Byline: Robin Turner
THE M4 in South Wales is to become a "Hydrogen Highway" with a network of alternative fuel stations stretching between Swansea, Cardiff and Newport.
Under the pioneering scheme, announced yesterday, the region will be at the vanguard of greener road transport in the UK.
The idea is to have silent, hydrogen fuel cell-powered cars using the motorway by 2015 giving off just water vapour in contrast to the harmful emissions of the cars of today.
Wales has been designated a Low Carbon Economic Area (LCEA) for hydrogen and low-carbon fuel technologies such as natural gas and bio-methane.
South Wales will link with Bristol, Swindon, London and the Midlands to create UK's longest alternative fuel routes, with a range of a refuelling points at strategic sites. There will be electric plug-in facilities, hydrogen, compressed natural gas and bio-methane-filling points.
Although hydrogen is the most plentiful element in the universe, it takes electricity to "split" it from other atoms such as oxygen.
Gordon James, Cardiff-based director of Friends of the Earth Cymru, welcomed the scheme but said it was vital renewable energy was used to make the hydrogen fuel.
Launching the Hydrogen Highway plan at Port Talbot's Baglan Energy Park yesterday, Pontypridd AM and Assembly Environment Secretary Jane Davidson said Wales would be a trailblazer in hydrogen technology.
She said: "Wales will be a flagship for what I hope is the start of a major move away from the use of fossil fuels for transport and in buildings."
She hoped hydrogen-powered cars and public transport would be using the Welsh stretch by 2015.
Last September, seven manufacturers - Daimler, Ford, General Motors, Honda, Hyundai, Kia, Renault-Nissan and Toyota - published a joint statement saying they "strongly anticipate that from 2015 onwards a quite significant number of electric vehicles with fuel cell could be commercialised".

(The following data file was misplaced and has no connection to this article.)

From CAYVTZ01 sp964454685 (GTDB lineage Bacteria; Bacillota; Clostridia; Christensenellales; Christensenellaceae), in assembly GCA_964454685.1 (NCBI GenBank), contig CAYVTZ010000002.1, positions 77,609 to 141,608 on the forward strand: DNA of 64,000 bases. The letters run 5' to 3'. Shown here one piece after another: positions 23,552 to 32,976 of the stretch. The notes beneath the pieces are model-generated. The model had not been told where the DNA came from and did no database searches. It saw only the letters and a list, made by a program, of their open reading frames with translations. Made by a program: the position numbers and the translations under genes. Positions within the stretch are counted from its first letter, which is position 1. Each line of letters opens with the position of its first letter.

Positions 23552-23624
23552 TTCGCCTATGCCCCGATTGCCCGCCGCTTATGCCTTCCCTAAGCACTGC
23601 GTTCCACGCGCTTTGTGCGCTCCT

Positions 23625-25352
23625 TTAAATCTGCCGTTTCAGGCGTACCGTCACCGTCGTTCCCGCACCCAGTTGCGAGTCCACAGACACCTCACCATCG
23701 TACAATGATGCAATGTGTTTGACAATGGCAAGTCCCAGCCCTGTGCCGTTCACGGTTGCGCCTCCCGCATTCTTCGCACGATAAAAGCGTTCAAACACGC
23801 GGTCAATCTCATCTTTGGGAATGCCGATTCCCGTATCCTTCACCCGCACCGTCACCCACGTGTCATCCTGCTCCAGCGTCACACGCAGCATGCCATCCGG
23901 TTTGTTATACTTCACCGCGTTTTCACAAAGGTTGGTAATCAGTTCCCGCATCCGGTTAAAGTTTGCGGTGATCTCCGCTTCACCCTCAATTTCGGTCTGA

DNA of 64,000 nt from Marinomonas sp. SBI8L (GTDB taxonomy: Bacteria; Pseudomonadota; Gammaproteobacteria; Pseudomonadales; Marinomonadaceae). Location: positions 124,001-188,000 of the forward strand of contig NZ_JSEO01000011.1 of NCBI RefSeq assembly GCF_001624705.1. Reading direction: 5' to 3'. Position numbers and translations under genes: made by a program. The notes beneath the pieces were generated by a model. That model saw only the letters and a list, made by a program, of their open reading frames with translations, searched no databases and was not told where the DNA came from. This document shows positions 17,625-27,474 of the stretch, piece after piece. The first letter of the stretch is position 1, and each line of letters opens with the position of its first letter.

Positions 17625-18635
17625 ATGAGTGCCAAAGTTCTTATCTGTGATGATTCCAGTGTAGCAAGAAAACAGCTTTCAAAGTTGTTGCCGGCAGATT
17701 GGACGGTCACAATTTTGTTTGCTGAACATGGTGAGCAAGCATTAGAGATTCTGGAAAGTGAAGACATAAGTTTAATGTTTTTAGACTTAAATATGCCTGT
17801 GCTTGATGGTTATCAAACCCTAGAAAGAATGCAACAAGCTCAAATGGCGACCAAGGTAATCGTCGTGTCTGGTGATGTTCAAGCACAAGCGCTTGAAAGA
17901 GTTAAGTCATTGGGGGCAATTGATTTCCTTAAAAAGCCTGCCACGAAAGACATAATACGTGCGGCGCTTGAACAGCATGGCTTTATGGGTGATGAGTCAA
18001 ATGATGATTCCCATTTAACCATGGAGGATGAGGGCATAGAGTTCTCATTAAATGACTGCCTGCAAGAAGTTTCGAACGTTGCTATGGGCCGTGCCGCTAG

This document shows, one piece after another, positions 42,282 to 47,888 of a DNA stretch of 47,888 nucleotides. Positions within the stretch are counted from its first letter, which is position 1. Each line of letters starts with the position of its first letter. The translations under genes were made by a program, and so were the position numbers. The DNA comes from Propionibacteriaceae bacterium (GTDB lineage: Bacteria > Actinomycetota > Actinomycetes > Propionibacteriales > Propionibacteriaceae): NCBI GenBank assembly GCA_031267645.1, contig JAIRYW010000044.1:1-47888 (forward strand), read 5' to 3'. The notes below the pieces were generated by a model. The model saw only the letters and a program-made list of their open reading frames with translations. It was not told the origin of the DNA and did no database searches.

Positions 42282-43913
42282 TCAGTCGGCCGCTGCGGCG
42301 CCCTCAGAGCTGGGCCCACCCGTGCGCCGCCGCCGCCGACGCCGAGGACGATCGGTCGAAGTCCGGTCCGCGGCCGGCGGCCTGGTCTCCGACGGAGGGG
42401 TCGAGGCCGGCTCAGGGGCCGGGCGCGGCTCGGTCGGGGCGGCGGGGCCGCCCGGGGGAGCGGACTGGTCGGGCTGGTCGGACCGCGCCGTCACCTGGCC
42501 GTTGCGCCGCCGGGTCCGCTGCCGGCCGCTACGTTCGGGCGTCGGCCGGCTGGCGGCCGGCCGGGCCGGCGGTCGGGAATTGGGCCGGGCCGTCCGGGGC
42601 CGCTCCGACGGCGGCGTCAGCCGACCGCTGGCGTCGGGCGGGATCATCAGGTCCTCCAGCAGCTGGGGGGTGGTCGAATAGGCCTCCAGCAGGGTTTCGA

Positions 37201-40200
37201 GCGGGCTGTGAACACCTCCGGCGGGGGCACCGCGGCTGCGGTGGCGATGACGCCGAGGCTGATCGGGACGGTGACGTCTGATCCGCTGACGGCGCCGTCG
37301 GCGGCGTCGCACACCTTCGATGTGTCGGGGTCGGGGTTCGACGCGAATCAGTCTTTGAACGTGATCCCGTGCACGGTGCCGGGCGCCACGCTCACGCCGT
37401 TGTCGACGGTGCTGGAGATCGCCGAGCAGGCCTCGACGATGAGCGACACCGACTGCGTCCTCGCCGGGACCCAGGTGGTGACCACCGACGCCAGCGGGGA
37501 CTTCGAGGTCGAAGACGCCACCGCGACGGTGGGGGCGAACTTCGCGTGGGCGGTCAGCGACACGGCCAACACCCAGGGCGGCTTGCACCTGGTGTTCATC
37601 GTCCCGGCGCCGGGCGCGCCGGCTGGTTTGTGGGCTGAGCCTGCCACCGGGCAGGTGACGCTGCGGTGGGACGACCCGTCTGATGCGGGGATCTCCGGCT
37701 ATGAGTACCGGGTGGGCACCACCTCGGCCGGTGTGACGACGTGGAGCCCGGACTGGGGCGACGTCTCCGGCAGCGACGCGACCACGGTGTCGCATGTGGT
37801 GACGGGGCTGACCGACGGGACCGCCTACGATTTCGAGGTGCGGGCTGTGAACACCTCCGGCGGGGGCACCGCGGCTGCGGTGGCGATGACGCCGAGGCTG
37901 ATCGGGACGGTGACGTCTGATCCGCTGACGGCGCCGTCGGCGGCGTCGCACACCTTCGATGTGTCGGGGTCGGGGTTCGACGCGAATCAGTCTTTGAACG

Ms Davidson also revealed the University of Glamorgan would play a key role in the new strategy aimed at stimulating major car manufacturers to produce hydrogen and other alternative fuel cars.
The university has been awarded pounds 6.3m to its project Cymru-H2Wales, building on the university's expertise in the field of hydrogen energy to develop new processes, products and services.
The university will look at developing: Hydrogen production from renewable electricity; hydrogen fuel cells for use in clean, green vehicles; the strategic build-up ofWales' hydrogen refuelling infrastructure; and biological hydrogen production (using bacteria). The university has already produced a "Tribrid" minibus which can be fuelled by hydrogen, lead acid battery or ultra-capacitators.
It plans to expand the fleet to transport students to and from campus.
Professor Alan Guwy, leading the project, said: "CymruH2Wales addresses many of the critical aspects in the development of hydrogen and fuel cells as vital emerging energy technologies and aims to establish new Welsh jobs in this important new energy industry. …